3. ^ Questions are sometimes raised over whether The Tonight Show on US television, which began broadcasting in 1954, should be described as the longest running. However there is little continuity between the show launched in 1954 and the current format, with the show existing under different guises and names ('Tonight' and 'Tonight! America after Dark' are just two of its names in its early years). The show in its different formats ran as a variety show, then as a news show that was modelled on breakfast show, before adopting the current format and the name The Tonight Show when Johnny Carson took over as permanent presenter in October 1962, some months after The Late Late Show was launched. Having kept the same name and format continuously, The Late Late Show is perceived in the media as more entitled to the term "the longest running show".

Further reading

Simple English

and host Jay Leno on The Tonight Show, a popular talk show]]

A talk show is a radio or television program where one or more hosts discuss current issues or other topics with guests. Many talk shows (especially those on radio) allow members of the public to join in, through telephone calls, letters, e-mail and Internet chat. Talk shows are often meant to entertain, and many feature comedy or entertainers performing. Many shows, though, do a public service, by informing the public and discussing issues openly. While some are locally based, and serve only one station's audience, others become syndicated and play on many stations, or are broadcast by a regional or national network.

The host of a talk show may already be a celebrity, or may become one as their show becomes popular. Some are professionals or experts in a field of knowledge, such as psychology or business. Others are well-known performers who can converse well with others. Guests on a talk show may also be experts in a field of knowledge or work, longtime professionals, or new and familiar celebrities, performers or athletes. Sometimes guests are members of the public who do something that interests others, such as inventors and authors, or someone who comes to public attention through a disaster or mishap.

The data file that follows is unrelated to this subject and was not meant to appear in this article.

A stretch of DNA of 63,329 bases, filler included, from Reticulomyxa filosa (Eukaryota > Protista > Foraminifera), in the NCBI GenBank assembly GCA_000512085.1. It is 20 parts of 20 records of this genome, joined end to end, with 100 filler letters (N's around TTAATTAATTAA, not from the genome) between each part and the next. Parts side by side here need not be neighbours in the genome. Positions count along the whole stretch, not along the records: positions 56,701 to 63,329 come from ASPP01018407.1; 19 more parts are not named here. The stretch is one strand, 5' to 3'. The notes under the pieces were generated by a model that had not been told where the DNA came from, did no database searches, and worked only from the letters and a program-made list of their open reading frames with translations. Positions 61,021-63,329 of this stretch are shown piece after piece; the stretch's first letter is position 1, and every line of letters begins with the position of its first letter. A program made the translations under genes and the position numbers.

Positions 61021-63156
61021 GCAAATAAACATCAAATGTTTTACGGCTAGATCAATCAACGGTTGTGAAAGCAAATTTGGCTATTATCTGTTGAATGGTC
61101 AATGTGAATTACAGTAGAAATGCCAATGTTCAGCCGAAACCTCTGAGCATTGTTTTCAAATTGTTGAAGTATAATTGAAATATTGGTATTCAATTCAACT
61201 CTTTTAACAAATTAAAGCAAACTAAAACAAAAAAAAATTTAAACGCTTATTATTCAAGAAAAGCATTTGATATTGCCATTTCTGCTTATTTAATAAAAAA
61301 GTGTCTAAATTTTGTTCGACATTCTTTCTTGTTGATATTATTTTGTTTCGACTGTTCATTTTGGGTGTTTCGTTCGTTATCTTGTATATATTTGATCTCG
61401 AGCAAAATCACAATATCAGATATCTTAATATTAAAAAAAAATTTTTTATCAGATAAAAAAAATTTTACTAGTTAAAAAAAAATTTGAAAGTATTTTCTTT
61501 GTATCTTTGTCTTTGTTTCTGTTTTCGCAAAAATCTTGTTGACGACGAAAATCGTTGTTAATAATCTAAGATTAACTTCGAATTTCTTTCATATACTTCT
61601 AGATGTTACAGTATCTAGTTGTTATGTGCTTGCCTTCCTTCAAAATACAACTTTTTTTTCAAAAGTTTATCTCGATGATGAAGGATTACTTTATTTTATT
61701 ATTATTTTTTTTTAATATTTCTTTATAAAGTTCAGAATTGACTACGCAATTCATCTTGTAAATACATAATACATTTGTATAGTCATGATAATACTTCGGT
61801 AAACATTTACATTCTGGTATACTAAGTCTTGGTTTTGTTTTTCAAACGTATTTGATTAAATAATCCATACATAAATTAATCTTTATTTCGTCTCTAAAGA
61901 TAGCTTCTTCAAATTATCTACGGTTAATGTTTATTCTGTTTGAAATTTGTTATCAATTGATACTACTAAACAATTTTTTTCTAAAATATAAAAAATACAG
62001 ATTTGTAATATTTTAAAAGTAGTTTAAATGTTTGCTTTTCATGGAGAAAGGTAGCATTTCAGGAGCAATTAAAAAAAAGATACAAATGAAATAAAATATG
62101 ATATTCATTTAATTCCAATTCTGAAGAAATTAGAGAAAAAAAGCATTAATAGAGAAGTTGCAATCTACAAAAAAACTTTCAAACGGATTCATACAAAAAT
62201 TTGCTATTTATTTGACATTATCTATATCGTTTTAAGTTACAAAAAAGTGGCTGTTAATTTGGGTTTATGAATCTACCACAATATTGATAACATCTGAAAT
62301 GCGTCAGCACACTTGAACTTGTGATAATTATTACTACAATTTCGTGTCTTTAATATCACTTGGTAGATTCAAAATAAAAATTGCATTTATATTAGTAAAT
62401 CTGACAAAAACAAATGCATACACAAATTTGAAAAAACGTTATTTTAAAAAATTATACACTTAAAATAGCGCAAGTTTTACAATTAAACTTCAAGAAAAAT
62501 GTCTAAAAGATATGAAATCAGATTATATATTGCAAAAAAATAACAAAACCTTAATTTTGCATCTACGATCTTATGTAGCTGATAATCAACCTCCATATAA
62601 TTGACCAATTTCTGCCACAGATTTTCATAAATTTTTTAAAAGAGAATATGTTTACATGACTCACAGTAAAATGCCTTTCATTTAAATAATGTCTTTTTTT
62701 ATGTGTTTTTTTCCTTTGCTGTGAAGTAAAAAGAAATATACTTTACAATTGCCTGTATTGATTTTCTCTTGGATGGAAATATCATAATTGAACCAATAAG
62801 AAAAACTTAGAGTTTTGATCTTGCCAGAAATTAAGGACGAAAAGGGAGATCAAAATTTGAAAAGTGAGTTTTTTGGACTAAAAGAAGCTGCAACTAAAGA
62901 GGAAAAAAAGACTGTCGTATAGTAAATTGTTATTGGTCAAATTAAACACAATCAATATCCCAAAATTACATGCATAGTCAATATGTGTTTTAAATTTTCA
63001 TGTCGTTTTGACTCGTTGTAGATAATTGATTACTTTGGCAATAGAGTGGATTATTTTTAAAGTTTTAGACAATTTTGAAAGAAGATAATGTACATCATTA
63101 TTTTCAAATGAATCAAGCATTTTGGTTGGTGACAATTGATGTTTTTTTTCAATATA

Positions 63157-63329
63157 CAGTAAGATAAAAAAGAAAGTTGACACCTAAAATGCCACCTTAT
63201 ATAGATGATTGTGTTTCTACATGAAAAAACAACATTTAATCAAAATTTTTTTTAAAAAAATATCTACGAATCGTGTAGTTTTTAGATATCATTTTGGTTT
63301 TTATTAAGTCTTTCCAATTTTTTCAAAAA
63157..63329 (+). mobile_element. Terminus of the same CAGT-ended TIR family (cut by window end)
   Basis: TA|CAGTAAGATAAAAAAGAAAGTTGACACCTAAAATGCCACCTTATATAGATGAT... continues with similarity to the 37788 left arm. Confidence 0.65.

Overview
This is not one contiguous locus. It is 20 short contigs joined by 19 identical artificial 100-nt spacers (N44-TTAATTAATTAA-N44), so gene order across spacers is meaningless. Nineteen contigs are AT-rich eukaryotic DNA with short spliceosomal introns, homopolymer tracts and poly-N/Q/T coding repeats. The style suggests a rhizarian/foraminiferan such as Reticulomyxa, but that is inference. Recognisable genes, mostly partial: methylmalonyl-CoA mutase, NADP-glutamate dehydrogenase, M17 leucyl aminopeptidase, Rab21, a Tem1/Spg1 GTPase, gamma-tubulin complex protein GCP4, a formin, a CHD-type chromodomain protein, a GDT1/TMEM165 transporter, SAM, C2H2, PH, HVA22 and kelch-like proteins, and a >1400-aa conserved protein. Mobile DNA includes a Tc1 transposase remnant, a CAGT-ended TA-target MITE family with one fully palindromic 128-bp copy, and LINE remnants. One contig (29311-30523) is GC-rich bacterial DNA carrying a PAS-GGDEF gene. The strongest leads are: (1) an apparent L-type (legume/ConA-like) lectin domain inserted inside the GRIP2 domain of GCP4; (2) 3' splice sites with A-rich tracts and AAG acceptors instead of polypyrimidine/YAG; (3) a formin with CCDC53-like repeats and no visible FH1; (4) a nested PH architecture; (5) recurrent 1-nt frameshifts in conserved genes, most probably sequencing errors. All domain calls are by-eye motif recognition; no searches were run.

Johnny Carson hosted NBC's The Tonight Show for thirty years, with guests from every walk of life, including many old and new celebrities. (Comedian Jay Leno took over The Tonight Show when Carson retired.) Singer Mike Douglas hosted a popular, long-running show, co-hosted by weekly guests. Merv Griffin, David Frost and Dick Cavett also had long-running talk shows. Dr. Joyce Brothers was one of the first women to host a national talk show. Other women followed as hosts, including Oprah Winfrey, Joan Rivers, Ricki Lake, Rosie O'Donnell, and Ellen DeGeneres.

Many celebrities host a talk show after they finish work on a television series, to change the direction of their career or to promote things they think are important. Many such series last only a season or two, and some even less. Actresses Gabrielle Carteris, Caroline Rhea and Megan Mullally each hosted short-lived talk shows, after leaving successful series. Nearly every show aired at the same time as The Tonight Show has been cancelled after a short run, including shows hosted by Chevy Chase and Dennis Miller. Arsenio Hall came close, with a show lasting five seasons. Late Show with David Letterman has been the most successful, and is still airing. (Ironically, David Letterman was a hopeful to take over The Tonight Show from Carson when he retired in 1992.)


Talk shows became more and more popular on AM radio from the 1970s onward, as AM stations began to play less music. Today talk shows are heard on AM, FM, and also shortwave radio stations, satellite radio, and the Internet. Larry King began his career on radio, and "crossed over" to television after many years as a popular host. Howard Stern led the trend of "shock jocks", using profanity and personal topics to make his show more exciting. Art Bell talked about controversial topics, like UFOs and possible government conspiracies.

Call-in shows are meant especially for members of the public to join in, by telephone. Callers may wish to talk about current topics in politics, economics or social trends, or to seek advice, or help with a personal problem. Dr. Laura Schlesinger, Dr. Joy Browne, and Bruce Williams help callers with problems, while Michael Savage and many other hosts discuss current issues, on their radio shows.